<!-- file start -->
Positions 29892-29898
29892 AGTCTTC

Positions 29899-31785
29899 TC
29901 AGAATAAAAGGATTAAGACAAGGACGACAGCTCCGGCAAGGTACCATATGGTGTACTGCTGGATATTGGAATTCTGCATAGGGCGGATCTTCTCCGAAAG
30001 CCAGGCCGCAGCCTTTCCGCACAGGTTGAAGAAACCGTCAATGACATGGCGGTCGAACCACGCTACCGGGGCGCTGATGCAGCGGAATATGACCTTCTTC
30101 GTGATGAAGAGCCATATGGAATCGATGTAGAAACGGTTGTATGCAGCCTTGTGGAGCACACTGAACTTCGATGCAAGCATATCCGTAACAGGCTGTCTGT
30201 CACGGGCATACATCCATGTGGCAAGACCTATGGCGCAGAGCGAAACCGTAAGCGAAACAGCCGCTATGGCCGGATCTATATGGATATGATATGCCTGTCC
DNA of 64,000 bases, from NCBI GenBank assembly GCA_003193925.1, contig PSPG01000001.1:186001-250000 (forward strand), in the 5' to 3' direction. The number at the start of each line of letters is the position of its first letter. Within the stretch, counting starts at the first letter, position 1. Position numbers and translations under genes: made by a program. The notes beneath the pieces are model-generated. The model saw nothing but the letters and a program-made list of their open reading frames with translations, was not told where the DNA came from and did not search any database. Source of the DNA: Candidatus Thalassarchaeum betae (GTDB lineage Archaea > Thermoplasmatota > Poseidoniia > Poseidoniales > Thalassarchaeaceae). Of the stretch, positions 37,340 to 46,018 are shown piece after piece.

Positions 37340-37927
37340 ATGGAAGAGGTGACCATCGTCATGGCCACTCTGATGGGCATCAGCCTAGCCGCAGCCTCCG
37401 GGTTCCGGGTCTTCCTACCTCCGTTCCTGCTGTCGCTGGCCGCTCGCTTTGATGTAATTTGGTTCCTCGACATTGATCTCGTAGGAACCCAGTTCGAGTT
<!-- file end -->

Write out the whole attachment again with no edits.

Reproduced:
Positions 29892-29898
29892 AGTCTTC

Positions 29899-31785
29899 TC
29901 AGAATAAAAGGATTAAGACAAGGACGACAGCTCCGGCAAGGTACCATATGGTGTACTGCTGGATATTGGAATTCTGCATAGGGCGGATCTTCTCCGAAAG
30001 CCAGGCCGCAGCCTTTCCGCACAGGTTGAAGAAACCGTCAATGACATGGCGGTCGAACCACGCTACCGGGGCGCTGATGCAGCGGAATATGACCTTCTTC
30101 GTGATGAAGAGCCATATGGAATCGATGTAGAAACGGTTGTATGCAGCCTTGTGGAGCACACTGAACTTCGATGCAAGCATATCCGTAACAGGCTGTCTGT
30201 CACGGGCATACATCCATGTGGCAAGACCTATGGCGCAGAGCGAAACCGTAAGCGAAACAGCCGCTATGGCCGGATCTATATGGATATGATATGCCTGTCC
DNA of 64,000 bases, from NCBI GenBank assembly GCA_003193925.1, contig PSPG01000001.1:186001-250000 (forward strand), in the 5' to 3' direction. The number at the start of each line of letters is the position of its first letter. Within the stretch, counting starts at the first letter, position 1. Position numbers and translations under genes: made by a program. The notes beneath the pieces are model-generated. The model saw nothing but the letters and a program-made list of their open reading frames with translations, was not told where the DNA came from and did not search any database. Source of the DNA: Candidatus Thalassarchaeum betae (GTDB lineage Archaea > Thermoplasmatota > Poseidoniia > Poseidoniales > Thalassarchaeaceae). Of the stretch, positions 37,340 to 46,018 are shown piece after piece.

Positions 37340-37927
37340 ATGGAAGAGGTGACCATCGTCATGGCCACTCTGATGGGCATCAGCCTAGCCGCAGCCTCCG
37401 GGTTCCGGGTCTTCCTACCTCCGTTCCTGCTGTCGCTGGCCGCTCGCTTTGATGTAATTTGGTTCCTCGACATTGATCTCGTAGGAACCCAGTTCGAGTT